"CU-Boulder philosophy professor on leave, barred from campus"
March 6th, 2014
The University of Colorado this week placed associate philosophy professor Dan Kaufman on leave for unspecified reasons and barred him from the Boulder campus indefinitely, according to an email sent to faculty members in the department.
Students said that when they arrived at Kaufman's class Tuesday morning, they were met by police and told by a teaching assistant that class was canceled and that they should leave the building.
"He said, 'Everyone's fine, but no one should be here right now,' and we all just left," student Mandy Silverstone said.
In the email from department chairman Andrew Cowell, faculty members were instructed to call police if they see Kaufman on campus.
Kaufman's leave -- with pay -- comes a little more than a month after the university released an independent report describing sexual harassment, bullying, unprofessional behavior and other types of misconduct within the department.
There was no indication that Kaufman's suspension was connected to the alleged sexual harassment referred to in the report.
University officials acknowledged conducting a "personnel action" this week, but could not identify the employee or confirm whether it was related to the philosophy department report.
Kaufman would not discuss his status with the university.
"It would be highly irresponsible for anyone to say anything about anything related to this situation at this point in time," Kaufman wrote in an email to the Camera on Thursday.
CU spokesman Ryan Huff said he could not address personnel actions relating to specific employees.
"What I can tell you is that there was a personnel action on our campus (Tuesday), and part of a routine procedure, when we have personnel actions, we have our police department in the area in case they're needed," Huff said. "(Tuesday) a personnel action was taken without incident."
Despite the police presence Tuesday, Huff said the administration does not feel there is any threat to the campus community.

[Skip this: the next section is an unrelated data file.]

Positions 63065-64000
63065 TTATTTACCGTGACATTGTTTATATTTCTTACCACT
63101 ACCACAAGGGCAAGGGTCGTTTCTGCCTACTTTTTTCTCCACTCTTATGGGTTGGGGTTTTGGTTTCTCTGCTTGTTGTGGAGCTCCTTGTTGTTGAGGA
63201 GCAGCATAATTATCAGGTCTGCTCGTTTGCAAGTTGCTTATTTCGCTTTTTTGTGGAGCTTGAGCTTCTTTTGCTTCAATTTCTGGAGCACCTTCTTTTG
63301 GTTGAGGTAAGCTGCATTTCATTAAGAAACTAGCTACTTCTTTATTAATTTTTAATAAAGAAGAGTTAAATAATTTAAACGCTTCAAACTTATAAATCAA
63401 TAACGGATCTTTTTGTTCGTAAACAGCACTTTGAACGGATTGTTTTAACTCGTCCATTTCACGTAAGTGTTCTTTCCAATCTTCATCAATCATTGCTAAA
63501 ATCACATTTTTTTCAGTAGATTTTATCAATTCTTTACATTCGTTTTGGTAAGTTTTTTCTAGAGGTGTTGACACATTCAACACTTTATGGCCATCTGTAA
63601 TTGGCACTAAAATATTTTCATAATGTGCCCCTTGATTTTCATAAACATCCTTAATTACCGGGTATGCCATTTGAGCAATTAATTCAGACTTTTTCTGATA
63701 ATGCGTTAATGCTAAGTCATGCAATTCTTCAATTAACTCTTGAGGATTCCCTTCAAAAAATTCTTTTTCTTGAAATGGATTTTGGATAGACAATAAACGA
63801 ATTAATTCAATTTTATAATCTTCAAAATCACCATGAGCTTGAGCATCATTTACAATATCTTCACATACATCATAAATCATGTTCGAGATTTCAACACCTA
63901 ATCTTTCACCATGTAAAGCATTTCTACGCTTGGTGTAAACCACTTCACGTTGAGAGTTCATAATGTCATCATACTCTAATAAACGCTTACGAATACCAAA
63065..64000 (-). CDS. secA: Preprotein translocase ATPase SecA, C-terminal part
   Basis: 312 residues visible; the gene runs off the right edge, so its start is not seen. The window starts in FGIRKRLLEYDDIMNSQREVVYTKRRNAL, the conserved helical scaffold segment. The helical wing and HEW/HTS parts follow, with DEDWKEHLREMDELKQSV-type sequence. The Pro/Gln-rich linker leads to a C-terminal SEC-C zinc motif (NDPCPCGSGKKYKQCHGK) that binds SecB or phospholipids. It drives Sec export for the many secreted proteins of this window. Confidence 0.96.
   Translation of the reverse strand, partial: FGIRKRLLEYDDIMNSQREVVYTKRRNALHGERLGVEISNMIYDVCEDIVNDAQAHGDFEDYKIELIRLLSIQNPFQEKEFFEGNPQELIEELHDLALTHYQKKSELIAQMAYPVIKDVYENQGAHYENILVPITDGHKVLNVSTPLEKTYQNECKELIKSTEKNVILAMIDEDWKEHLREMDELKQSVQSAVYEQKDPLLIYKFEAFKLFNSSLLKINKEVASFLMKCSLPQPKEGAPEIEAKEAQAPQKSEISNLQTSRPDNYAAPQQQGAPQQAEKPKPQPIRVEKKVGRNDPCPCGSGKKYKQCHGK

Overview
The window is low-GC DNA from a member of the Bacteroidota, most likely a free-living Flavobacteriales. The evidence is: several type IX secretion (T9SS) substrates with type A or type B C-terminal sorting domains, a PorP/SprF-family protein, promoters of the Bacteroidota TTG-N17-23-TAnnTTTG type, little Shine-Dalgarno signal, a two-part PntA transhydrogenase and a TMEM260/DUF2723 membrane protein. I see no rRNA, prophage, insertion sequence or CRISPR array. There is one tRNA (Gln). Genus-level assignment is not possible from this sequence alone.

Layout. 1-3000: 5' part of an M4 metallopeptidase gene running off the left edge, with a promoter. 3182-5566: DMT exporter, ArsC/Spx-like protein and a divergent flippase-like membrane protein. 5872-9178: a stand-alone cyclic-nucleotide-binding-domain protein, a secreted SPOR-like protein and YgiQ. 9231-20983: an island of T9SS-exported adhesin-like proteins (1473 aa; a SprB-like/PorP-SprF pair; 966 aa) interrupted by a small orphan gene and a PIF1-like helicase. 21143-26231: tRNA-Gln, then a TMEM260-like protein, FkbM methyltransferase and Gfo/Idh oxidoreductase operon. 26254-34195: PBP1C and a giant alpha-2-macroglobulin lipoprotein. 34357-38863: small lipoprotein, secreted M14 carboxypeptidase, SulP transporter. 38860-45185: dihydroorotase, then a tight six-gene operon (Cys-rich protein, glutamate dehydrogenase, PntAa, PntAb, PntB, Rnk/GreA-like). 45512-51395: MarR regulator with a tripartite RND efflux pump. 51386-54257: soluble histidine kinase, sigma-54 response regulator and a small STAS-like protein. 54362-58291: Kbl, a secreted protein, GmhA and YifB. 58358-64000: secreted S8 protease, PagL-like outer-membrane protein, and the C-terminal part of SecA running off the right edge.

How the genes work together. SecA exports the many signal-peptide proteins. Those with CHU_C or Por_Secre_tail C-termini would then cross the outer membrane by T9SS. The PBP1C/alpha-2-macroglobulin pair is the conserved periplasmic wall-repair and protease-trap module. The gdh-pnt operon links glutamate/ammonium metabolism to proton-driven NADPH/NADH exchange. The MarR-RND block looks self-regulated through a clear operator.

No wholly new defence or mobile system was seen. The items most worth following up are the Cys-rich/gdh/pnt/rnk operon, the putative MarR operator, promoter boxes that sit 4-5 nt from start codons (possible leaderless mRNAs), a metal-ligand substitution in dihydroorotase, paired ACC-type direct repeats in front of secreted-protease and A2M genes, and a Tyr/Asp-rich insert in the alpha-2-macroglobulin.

Students in Kaufman's "Introduction to Philosophy" class said they saw several police officers inside the Hale Science building Tuesday before their 9:30 a.m. class.
"I came in up the stairs and I saw a couple of cops, just chilling out, not doing anything and I was like, 'OK,' but everyone was just walking to class, so I just said, 'Let's go to class, then,'" Silverstone said.
After that, Kaufman walked into the classroom and appeared to be setting up something on the computer at the front of the lecture hall, Silverstone said.
Later, a teaching assistant walked in and told the students class was canceled "because the cops don't want anyone in the building right now," Silverstone said.
Silverstone said she'd never experienced that type of situation before on campus. She said Kaufman was a "funny" and "really intelligent" teacher who explained topics well.
In an email from Cowell, the philosophy department chairman, on Tuesday, Kaufman's students were told the professor is "on leave as of today, until further notice."
"I realize this could be a major disruption to your semester," Cowell wrote. "The Department of Philosophy is working very hard at the moment to find immediate replacements for Professor Kaufman, in order to minimize the disruption. We will announce those replacements as soon as they are available."
Cowell also wrote that he could not "comment on the reasons for the leave, as this is a private personnel issue."
He took over as philosophy chairman Feb. 1, replacing former chair Graeme Forbes, based on recommendations made in the report by the American Philosophical Association Committee on the Status of Women Site Visit Program.
The report also led administrators to suspend graduate admissions into the department until at least fall of 2015.
Cowell spoke to Kaufman's "Introduction to Philosophy" class on Thursday and introduced Shane Gronholz, a philosophy graduate student, who is taking over the class "for as long as necessary," Cowell said.
"It could be for the rest of the semester, but if Professor Kaufman comes back soon then he would step back in and take things over," Cowell said to the class.
Faculty members were informed of the situation in an email from Cowell and were instructed to call the police if they saw Kaufman on campus.
Anyone who violates an exclusion order, or returns to campus, can be charged with trespassing or unlawful conduct, CU police officials said.
'He's a super cool teacher'
Kaufman, who lives in Denver, according to his curriculum vitae, focuses on 17th century philosophy, especially the metaphysics of Descartes, Locke and Leibniz.
According to his faculty page on the philosophy department's website, Kaufman is also interested in contemporary metaphysics, medieval philosophy and philosophical theology.
This semester, Kaufman had been teaching an introductory philosophy course for undergraduates and a seminar on the history of philosophy for graduate students, according to the CU schedule for spring courses.
Many undergraduate students said they were disappointed that Kaufman would not be leading their classes for the foreseeable future.
Majed Abdulfattah said he appreciated Kaufman's use of examples and imagery in lecture.
Another student, Brian Castillo, said it was unfortunate that Kaufman was being replaced by another instructor.
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